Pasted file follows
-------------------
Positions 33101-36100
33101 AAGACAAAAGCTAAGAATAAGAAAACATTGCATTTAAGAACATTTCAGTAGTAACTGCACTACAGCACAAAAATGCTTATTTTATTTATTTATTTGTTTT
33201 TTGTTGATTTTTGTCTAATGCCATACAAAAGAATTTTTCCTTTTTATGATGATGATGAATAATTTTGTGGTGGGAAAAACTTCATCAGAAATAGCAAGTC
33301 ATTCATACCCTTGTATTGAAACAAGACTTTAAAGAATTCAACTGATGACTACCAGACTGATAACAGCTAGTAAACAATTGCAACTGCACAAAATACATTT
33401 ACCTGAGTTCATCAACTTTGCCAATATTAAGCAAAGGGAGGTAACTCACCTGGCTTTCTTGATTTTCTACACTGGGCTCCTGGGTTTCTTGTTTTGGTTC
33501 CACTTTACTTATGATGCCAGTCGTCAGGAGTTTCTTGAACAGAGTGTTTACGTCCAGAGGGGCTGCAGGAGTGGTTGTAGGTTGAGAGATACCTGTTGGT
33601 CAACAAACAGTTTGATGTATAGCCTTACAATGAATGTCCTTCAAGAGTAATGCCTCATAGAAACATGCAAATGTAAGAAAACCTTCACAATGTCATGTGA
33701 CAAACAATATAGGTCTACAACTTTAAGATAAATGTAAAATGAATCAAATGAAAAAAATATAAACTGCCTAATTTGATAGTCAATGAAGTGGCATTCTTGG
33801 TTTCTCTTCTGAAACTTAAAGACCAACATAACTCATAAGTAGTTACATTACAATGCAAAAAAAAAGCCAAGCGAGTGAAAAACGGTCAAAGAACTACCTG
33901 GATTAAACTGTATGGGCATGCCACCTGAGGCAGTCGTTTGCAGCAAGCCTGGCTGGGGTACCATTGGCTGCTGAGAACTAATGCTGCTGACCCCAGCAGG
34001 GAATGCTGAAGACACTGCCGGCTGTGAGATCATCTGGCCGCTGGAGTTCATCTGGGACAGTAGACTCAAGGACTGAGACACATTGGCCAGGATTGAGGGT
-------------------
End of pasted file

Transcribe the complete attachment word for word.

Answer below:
Positions 33101-36100
33101 AAGACAAAAGCTAAGAATAAGAAAACATTGCATTTAAGAACATTTCAGTAGTAACTGCACTACAGCACAAAAATGCTTATTTTATTTATTTATTTGTTTT
33201 TTGTTGATTTTTGTCTAATGCCATACAAAAGAATTTTTCCTTTTTATGATGATGATGAATAATTTTGTGGTGGGAAAAACTTCATCAGAAATAGCAAGTC
33301 ATTCATACCCTTGTATTGAAACAAGACTTTAAAGAATTCAACTGATGACTACCAGACTGATAACAGCTAGTAAACAATTGCAACTGCACAAAATACATTT
33401 ACCTGAGTTCATCAACTTTGCCAATATTAAGCAAAGGGAGGTAACTCACCTGGCTTTCTTGATTTTCTACACTGGGCTCCTGGGTTTCTTGTTTTGGTTC
33501 CACTTTACTTATGATGCCAGTCGTCAGGAGTTTCTTGAACAGAGTGTTTACGTCCAGAGGGGCTGCAGGAGTGGTTGTAGGTTGAGAGATACCTGTTGGT
33601 CAACAAACAGTTTGATGTATAGCCTTACAATGAATGTCCTTCAAGAGTAATGCCTCATAGAAACATGCAAATGTAAGAAAACCTTCACAATGTCATGTGA
33701 CAAACAATATAGGTCTACAACTTTAAGATAAATGTAAAATGAATCAAATGAAAAAAATATAAACTGCCTAATTTGATAGTCAATGAAGTGGCATTCTTGG
33801 TTTCTCTTCTGAAACTTAAAGACCAACATAACTCATAAGTAGTTACATTACAATGCAAAAAAAAAGCCAAGCGAGTGAAAAACGGTCAAAGAACTACCTG
33901 GATTAAACTGTATGGGCATGCCACCTGAGGCAGTCGTTTGCAGCAAGCCTGGCTGGGGTACCATTGGCTGCTGAGAACTAATGCTGCTGACCCCAGCAGG
34001 GAATGCTGAAGACACTGCCGGCTGTGAGATCATCTGGCCGCTGGAGTTCATCTGGGACAGTAGACTCAAGGACTGAGACACATTGGCCAGGATTGAGGGT